Mitrani views the large-scale vinyls as “a unique and wonderful addition to the show.  She is literally physically embedding herself in nature.”

Adler Guerrier’s “Untitled (Hello! How am I spending my time_!). (Photo courtesy of the artist)

Adler Guerrier also uses plants as a vehicle to convey his thoughts.

In “Untitled (The croton brightens and dignifies; here we will be.),” he offers a contemplative and unique perspective right from the vantage point of his own personal space.

“It’s an image that illustrates a moment where I have found within the corner of my yard how a croton and a palm frond at a particular moment in time, and at a particular moment in the day, catches light, and bounces back,” he said. “It becomes a central object that shapes and dominates my physical space, and me spending time next to that, it does what the title suggests, it brightens my day. And it continues to add to the dignity in my life.”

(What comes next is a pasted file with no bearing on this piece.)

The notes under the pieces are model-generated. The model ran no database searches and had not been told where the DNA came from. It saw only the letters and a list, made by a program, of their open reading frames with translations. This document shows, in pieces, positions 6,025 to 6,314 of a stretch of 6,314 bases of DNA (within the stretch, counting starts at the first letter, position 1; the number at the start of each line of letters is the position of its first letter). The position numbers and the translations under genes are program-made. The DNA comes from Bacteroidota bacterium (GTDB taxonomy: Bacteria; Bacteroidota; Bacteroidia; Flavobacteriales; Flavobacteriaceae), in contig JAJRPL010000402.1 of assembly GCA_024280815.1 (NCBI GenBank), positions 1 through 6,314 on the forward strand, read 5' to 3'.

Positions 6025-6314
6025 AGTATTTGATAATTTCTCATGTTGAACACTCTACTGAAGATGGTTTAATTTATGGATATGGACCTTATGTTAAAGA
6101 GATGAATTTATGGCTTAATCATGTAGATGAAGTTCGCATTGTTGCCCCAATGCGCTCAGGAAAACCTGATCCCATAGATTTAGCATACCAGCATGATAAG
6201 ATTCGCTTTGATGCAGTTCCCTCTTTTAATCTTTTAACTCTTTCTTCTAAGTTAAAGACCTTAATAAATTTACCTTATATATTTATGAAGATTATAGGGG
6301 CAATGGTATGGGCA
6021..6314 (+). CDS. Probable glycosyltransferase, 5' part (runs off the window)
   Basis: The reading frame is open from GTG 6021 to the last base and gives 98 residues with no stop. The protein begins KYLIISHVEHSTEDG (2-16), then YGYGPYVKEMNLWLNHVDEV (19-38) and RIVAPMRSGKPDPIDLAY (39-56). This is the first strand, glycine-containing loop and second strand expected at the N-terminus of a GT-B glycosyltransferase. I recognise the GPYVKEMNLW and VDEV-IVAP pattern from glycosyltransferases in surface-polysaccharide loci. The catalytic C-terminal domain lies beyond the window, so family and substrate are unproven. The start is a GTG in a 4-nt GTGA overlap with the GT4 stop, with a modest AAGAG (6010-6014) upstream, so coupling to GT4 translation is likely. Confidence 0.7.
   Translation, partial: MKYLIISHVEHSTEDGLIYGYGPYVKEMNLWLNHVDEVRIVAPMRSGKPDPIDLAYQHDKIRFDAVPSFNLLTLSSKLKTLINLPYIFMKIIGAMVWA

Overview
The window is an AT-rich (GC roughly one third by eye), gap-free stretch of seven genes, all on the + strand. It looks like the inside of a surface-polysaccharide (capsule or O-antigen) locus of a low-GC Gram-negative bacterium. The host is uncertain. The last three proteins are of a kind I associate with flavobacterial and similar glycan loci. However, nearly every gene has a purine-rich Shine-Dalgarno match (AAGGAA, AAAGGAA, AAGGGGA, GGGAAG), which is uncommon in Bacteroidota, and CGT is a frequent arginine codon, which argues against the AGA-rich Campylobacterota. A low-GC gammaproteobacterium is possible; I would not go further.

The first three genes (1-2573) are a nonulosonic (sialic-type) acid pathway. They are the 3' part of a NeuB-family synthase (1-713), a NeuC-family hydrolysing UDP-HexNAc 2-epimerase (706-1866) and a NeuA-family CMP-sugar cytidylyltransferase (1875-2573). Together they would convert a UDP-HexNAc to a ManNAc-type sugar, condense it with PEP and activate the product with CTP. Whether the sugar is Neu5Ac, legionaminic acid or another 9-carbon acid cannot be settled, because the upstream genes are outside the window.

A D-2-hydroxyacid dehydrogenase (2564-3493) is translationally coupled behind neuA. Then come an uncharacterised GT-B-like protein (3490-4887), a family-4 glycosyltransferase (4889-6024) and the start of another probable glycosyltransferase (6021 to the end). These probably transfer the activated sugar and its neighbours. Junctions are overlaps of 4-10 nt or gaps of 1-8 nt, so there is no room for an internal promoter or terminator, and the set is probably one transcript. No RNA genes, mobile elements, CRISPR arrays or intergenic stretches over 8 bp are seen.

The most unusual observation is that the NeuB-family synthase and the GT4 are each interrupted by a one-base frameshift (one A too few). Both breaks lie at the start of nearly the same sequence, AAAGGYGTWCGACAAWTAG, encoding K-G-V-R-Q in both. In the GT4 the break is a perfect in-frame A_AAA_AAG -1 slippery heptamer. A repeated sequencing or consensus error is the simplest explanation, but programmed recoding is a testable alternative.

He noted how we often incorporate the environment in our daily lives.

“Even though we don’t always live in nature, nature lives in our homes,” he said. “We replicate nature and natural settings, sometimes as large as a garden, or as small as a potted plant on one’s windows. But this desire to replicate the natural world, we do it because we’re trying to connect.”

Mitrani agreed.

“The way that nature and humans connect is beyond scientific analysis,” she said. “We are recalibrating our relationship with nature.”


WHAT: “Natural Transcendence” exhibit

WHEN: Noon to 5 p.m. daily, through Nov. 7, 2021

WHERE: Oolite Arts, 928 Lincoln Road, Miami Beach

COST: Free

INFORMATION: 305-674-8278; is a nonprofit source of theater, dance, visual arts, music and performing arts news. Sign up for our newsletter and never miss a story.